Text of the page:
I dashed off at 2pm to try and find Marc Savoy’s Music Shop, just outside Eunice, as they had jam sessions there every Saturday. I later learned the sessions were only in the morning from 9 to 12am. I took a wrong turn down an unmade road, just before the one I should have taken and ended up in a trailer park and soon realized I was the only white face around. At that moment, a police car came along slowly from the opposite direction and waved me down. They asked me what I was doing back there and I told them what I was looking for and was obviously lost. One of the cops said, “This is the N***** part of town. Turn round and go back where you came from!” I did just that. His sheet and pointy white hat must have been in the wash, I thought. Did no one in Louisiana have a sense of humor or was mine just different? Everything I had heard or read said the Cajuns were a jolly, fun-loving bunch.

I was quite the celebrity in Mamou, being “Tante Sue’s” “friend,” a part-time band member with Mamou, and English. I played Cajun songs on the jukeboxes and the locals would ask the barmaid, “Who’s playing dem French records, cher?” “Dat English guy.” They smiled and nodded at me knowingly, like I was a retarded person. I was beginning to think I was!

That night I went to Wild Bill’s Lounge and had the free supper – pork in mushroom gravy, rice and coleslaw. Then headed off to the Night Cap Lounge and played the jukebox as there was only one other customer in there then headed off to bed.

Being a “celebrity” in Mamou is not a difficult task, especially when you have a “funny accent.” Mamou has one red light, a few hundred residents, is surrounded by rice fields and crawfish traps, and only comes to life on a Saturday morning at Fred’s Lounge. Other than that it is just a sleepy Cajun village for the rest of the week. I did meet some interesting people in the bars in Mamou, though.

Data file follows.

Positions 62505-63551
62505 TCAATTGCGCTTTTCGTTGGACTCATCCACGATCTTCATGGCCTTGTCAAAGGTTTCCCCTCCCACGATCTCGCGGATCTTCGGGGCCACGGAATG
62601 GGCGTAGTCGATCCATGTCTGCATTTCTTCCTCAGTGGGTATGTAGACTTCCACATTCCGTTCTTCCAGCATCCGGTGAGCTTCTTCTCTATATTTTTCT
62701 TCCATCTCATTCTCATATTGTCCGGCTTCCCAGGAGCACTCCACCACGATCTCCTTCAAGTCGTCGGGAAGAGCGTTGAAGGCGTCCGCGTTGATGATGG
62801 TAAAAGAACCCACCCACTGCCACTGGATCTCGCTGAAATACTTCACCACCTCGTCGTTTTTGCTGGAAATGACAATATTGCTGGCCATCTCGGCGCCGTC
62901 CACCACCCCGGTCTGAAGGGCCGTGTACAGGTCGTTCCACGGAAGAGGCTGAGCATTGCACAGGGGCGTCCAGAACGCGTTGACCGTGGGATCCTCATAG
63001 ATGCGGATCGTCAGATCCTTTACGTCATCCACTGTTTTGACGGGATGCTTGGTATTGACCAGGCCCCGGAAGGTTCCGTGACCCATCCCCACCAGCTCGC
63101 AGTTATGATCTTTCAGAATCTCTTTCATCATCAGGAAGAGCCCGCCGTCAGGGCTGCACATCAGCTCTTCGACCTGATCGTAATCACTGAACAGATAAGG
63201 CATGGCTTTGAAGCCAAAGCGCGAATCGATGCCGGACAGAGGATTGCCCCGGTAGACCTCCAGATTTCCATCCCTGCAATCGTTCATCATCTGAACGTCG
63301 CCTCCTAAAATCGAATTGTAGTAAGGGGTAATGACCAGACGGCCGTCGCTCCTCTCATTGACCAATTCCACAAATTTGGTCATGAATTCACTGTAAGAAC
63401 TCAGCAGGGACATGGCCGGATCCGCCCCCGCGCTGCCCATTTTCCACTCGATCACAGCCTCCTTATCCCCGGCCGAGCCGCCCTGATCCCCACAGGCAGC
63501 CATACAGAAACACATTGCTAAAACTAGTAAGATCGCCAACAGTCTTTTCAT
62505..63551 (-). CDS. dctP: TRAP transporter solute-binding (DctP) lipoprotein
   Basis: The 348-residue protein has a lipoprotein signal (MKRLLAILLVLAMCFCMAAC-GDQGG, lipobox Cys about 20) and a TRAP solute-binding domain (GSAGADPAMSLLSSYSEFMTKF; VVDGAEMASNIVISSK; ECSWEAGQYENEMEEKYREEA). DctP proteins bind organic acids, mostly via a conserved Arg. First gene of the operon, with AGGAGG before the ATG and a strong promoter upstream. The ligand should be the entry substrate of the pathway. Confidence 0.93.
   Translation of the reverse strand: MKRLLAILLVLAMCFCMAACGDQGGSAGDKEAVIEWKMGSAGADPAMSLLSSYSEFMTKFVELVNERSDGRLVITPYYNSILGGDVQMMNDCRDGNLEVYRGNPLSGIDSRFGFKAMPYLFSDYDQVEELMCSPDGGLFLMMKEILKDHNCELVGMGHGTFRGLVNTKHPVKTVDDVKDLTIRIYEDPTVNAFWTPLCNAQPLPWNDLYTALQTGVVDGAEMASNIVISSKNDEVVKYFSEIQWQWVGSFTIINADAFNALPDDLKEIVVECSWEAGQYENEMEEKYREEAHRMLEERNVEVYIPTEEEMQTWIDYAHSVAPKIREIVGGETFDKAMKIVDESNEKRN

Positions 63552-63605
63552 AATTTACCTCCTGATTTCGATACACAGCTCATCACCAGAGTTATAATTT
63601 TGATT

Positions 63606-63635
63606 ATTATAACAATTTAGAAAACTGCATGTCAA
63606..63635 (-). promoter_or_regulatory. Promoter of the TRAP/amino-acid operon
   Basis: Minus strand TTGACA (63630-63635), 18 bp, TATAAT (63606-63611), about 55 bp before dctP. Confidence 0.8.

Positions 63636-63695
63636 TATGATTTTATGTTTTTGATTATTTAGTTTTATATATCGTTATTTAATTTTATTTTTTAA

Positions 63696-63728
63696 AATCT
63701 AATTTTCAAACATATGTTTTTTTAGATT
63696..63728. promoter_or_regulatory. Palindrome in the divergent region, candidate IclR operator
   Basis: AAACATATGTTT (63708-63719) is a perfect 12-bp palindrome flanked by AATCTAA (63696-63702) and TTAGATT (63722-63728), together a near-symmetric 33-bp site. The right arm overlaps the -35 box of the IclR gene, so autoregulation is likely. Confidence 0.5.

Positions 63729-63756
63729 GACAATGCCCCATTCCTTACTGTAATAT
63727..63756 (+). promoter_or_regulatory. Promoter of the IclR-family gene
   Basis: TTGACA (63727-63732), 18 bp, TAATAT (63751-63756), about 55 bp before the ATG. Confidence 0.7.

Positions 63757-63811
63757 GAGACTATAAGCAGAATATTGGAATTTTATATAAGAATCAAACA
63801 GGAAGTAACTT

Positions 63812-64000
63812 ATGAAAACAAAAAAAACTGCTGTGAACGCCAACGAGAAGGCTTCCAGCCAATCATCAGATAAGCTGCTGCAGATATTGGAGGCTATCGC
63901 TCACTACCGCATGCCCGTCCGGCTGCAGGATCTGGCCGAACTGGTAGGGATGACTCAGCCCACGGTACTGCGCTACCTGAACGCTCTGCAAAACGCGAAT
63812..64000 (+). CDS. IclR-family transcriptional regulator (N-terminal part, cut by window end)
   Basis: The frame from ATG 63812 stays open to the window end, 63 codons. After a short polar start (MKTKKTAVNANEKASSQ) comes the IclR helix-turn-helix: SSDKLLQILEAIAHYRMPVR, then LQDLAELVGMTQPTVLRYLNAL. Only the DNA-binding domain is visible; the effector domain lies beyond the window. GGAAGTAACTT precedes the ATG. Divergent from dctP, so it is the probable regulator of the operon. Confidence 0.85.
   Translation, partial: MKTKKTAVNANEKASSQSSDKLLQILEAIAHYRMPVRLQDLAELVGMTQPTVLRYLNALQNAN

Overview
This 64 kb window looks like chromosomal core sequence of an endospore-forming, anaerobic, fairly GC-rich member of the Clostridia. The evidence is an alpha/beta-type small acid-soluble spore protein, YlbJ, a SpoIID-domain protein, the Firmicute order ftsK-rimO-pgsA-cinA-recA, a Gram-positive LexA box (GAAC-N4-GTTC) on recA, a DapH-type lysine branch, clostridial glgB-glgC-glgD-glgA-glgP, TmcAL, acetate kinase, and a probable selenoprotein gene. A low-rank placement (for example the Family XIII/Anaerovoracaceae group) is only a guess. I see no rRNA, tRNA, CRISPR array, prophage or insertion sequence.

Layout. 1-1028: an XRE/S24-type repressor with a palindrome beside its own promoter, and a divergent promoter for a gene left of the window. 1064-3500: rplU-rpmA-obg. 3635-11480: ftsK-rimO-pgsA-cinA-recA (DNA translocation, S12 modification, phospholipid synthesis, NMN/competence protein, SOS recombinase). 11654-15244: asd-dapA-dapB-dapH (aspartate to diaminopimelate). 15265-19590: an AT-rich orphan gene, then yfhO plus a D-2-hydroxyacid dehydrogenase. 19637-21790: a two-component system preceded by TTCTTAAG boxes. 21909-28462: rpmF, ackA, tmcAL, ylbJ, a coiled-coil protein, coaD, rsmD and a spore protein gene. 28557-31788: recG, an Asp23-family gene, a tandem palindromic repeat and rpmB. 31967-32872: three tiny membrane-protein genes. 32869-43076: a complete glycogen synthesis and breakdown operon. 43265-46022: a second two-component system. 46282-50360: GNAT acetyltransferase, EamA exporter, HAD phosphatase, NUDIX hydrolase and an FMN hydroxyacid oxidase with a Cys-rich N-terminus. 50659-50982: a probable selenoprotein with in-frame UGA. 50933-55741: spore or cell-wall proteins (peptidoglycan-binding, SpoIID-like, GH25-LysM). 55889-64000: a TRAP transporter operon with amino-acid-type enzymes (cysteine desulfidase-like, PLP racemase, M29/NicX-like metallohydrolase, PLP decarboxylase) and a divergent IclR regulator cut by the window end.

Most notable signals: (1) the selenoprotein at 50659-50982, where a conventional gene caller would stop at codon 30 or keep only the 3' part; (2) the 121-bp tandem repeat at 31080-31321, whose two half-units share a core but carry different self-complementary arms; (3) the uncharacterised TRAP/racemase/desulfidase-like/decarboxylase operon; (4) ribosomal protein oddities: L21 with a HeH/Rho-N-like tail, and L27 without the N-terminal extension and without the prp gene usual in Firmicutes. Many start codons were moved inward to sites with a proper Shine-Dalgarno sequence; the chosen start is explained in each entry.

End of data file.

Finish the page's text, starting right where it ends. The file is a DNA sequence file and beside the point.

I met four brothers on four separate occasions (small town, or what?). One worked behind a bar and the other three were customers in different bars. Their mother was English so they were interested in talking about the Olde Country, having never visited. One of them referred to the hotel I was staying in as the “rat hole.” At $20 per night, I could be a rat! I was that rat! Struggling to make conversation, and him introducing me to a tongue-loosening drink called a “Hot Damn,” which I was informed was hot cinnamon schnapps, I asked him how he got the peak of his cap to be perfectly arched as my peak was dead straight. He explained that before he went to bed he sprayed it with starch and left it overnight in a glass so that in the morning, the shape would be perfect. I was surprised he never wore it in bed! Knowing nothing about American football I turned the conversation to the K.K.K., like you do down south. I asked if it still existed and he replied, “Big time, man, big time.” “Are you a member?” I foolishly asked (mental note here….keep off the “Hot Damns!”). He said he was not but his boss was, and though he wanted to join his wife said that if he did, she would leave him. So he never joined “and then she left me six weeks after that, anyway!” A marriage made in Heaven, I thought.

Later that night he took me (and two ladies of dubious character) for a drive out into the sticks. We drove down a dark, unmade road, surrounded by trees. At this point my life flashed before me and I thought I would end up as an alligator’s midnight snack! Soon we came to a trailer parked in the middle of the trees with a small lake nearby. We got out of his car and headed toward the trailer. Inside I found it had been converted into a bar! The owners were the only two people there. I’m not sure if they had a license to sell alcohol but we had one or two, and then drove back to Mamou, singing along to the Cajun songs on the radio, including “Opelousas Sostain” by Rufus Jagneaux. They were stunned that I knew them and could sing along with them, even though I had no clue what the lyrics meant! I later discovered that most of what I thought were romantic sounding songs were, in fact, about crawfish, catfish, sausages and many other types of food.